1. When a guardian makes no effort to invest his ward's money at a profit for her, but uses it in his own business, he converts it, and is liable for its value at the time of the conversion. In this case the guardian is chargeable with the value of the Confederate and bank (42) notes which he received at their value at the time of receipt; that of the former to be ascertained by the scale, and that of the latter upon evidence. As it does not appear that he made any effort to loan them out, the conversion must be taken to have been contemporaneous with the receipt. As to the sale of the $150 in bank bills, for $412.58 in Confederate money, nothing need be said, because he had previously converted the bank bills, and made them his own, whereby he became liable for their value. For the same reason he is not entitled to any credit for the $1,000 Confederate bond. After conversion, the fund was at his risk and he was absolutely responsible for its safety.
2. As to the individual notes received by him, it does not appear when, or under what circumstances he collected them. His liability in respect to them, depends on circumstances which do not appear.
When we turn to the account, we find the first charge to be for one-half of $1,503.77, received 24 December, 1862. Although these figures do not exactly correspond with the amount of Confederate money and individual notes which the defendant says he received on that day; yet, we suppose they were intended to include those two amounts, treating the individual notes as equal to Confederate money. The charge then would be $751.88, which the referee, as we suppose, reduced by the scale to gold, and then by adding 12 1/2 per cent for the depreciation of the present currency, made the amount $337.50. The plaintiff excepts to this method of treating it, and contends that the defendant is chargeable with the face value of the Confederate money and individual notes, instead of their actual value. His Honor sustained this exception, and after having modified the report accordingly, gave judgment for the plaintiff. As to the individual notes, we have stated above the rule applicable to them. As to the half of $1,000 received in Confederate money, we are somewhat at a loss as to the reason of his Honor's (43) ruling. We suppose it was because the guardian had converted the fund. But we find no authority that a conversion by a trustee can make him liable for anything more than the actual value; and it seems unreasonable that it should. The ward should be in no worse or better plight than if the guardian had performed his duty. If indeed the guardian had acted mala fide in receiving Confederate money from the executor, the question would be different, but there is no suggestion of that.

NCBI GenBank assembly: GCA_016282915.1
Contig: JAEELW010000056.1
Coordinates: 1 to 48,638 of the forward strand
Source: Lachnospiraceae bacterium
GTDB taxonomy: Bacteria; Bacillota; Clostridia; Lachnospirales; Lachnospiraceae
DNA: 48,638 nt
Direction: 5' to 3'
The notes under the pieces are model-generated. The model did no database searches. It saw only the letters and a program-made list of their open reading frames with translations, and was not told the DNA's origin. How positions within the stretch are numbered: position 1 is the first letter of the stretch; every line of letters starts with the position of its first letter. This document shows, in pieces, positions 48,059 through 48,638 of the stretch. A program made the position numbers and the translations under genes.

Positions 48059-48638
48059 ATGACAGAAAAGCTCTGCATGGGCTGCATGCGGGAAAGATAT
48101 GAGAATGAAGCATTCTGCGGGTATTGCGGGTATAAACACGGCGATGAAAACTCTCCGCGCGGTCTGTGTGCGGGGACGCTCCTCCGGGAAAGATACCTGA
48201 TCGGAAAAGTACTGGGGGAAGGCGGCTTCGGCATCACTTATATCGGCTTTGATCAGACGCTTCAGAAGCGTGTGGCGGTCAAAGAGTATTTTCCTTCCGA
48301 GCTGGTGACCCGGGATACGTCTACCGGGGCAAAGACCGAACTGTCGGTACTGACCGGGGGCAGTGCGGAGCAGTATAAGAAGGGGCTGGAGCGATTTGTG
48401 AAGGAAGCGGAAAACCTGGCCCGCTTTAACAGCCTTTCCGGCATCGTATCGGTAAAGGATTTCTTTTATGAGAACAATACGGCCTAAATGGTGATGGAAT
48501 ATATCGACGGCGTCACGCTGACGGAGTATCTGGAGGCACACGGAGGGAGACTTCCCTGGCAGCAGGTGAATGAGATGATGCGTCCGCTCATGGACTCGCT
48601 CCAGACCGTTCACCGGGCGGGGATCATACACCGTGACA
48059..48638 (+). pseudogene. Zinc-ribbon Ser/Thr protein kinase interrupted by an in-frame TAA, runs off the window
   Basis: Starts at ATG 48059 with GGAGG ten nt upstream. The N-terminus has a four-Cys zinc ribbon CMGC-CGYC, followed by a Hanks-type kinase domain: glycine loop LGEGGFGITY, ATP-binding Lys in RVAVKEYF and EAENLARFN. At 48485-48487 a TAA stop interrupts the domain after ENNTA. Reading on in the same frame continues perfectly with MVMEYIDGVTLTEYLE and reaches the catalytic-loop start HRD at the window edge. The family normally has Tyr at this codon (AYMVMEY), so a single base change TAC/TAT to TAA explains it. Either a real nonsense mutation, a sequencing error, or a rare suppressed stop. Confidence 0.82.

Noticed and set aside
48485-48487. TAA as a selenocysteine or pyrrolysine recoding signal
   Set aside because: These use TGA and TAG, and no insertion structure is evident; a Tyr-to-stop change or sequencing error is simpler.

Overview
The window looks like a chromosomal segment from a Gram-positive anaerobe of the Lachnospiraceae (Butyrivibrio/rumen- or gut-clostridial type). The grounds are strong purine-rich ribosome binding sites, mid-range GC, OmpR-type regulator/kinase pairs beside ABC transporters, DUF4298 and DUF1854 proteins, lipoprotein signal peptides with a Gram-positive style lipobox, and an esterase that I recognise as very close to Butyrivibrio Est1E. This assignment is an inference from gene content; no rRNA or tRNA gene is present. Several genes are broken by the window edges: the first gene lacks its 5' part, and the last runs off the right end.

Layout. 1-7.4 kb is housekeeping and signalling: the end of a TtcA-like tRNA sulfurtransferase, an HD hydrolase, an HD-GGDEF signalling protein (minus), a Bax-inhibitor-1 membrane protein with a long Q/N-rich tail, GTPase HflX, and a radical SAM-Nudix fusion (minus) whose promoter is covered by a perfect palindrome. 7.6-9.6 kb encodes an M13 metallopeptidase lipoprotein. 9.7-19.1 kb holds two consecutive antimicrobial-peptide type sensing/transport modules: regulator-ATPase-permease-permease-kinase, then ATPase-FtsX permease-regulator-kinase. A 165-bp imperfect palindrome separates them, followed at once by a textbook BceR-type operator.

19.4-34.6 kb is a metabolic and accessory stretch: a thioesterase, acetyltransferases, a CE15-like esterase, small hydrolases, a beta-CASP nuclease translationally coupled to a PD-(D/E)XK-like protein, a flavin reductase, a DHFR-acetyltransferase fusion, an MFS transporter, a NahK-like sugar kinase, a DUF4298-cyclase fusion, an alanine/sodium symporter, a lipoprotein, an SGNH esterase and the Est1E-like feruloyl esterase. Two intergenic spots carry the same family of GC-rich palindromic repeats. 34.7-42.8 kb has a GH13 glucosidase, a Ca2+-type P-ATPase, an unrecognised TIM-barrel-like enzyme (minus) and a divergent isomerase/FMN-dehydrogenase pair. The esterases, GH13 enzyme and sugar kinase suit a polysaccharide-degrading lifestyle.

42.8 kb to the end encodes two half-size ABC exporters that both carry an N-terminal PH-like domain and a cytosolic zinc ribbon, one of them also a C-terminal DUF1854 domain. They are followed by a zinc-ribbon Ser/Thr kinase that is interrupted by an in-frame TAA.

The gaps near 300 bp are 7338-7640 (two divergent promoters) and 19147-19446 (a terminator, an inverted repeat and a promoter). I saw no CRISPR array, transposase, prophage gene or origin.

3. The defendants except that the ward was allowed compound interest after her marriage. The question is expressly decided in favor of the defendants in Wood v. Brownrigg, 14 N.C. 430.
The judgment below is reversed, and the case remanded for such further proceeding. The defendant will recover costs in this Court.
PER CURIAM. Judgment reversed.